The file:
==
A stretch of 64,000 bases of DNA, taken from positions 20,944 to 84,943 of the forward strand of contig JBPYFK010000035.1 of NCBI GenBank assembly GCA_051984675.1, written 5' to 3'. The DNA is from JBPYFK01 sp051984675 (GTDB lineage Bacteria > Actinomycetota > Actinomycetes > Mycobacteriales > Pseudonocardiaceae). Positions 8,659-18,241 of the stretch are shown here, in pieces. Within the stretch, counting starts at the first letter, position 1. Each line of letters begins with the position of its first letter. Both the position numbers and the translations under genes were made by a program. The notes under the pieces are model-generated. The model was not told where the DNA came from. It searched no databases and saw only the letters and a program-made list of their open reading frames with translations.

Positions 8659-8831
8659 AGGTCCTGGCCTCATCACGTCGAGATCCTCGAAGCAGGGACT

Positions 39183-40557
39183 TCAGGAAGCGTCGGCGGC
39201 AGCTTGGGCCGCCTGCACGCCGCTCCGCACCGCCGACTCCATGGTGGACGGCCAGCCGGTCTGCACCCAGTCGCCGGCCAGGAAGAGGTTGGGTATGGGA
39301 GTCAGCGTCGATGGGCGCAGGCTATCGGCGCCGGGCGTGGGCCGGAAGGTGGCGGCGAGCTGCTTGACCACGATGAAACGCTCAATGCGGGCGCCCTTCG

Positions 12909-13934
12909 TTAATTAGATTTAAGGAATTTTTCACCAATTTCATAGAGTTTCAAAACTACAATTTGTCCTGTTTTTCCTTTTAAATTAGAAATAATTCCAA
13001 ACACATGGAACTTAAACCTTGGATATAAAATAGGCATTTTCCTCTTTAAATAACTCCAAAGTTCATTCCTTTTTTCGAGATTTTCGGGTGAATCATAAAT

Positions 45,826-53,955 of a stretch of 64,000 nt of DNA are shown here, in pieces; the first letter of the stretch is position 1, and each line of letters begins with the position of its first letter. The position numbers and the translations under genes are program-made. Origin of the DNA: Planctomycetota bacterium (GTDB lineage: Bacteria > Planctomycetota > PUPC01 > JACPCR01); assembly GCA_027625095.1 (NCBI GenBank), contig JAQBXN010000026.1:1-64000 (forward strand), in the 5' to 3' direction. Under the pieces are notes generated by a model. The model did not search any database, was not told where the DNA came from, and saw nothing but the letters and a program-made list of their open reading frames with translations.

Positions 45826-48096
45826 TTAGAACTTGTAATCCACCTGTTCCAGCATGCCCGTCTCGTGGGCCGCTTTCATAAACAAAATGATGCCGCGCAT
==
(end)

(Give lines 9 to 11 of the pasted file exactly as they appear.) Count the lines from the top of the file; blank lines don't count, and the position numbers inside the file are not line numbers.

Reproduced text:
12909 TTAATTAGATTTAAGGAATTTTTCACCAATTTCATAGAGTTTCAAAACTACAATTTGTCCTGTTTTTCCTTTTAAATTAGAAATAATTCCAA
13001 ACACATGGAACTTAAACCTTGGATATAAAATAGGCATTTTCCTCTTTAAATAACTCCAAAGTTCATTCCTTTTTTCGAGATTTTCGGGTGAATCATAAAT

Positions 45,826-53,955 of a stretch of 64,000 nt of DNA are shown here, in pieces; the first letter of the stretch is position 1, and each line of letters begins with the position of its first letter. The position numbers and the translations under genes are program-made. Origin of the DNA: Planctomycetota bacterium (GTDB lineage: Bacteria > Planctomycetota > PUPC01 > JACPCR01); assembly GCA_027625095.1 (NCBI GenBank), contig JAQBXN010000026.1:1-64000 (forward strand), in the 5' to 3' direction. Under the pieces are notes generated by a model. The model did not search any database, was not told where the DNA came from, and saw nothing but the letters and a program-made list of their open reading frames with translations.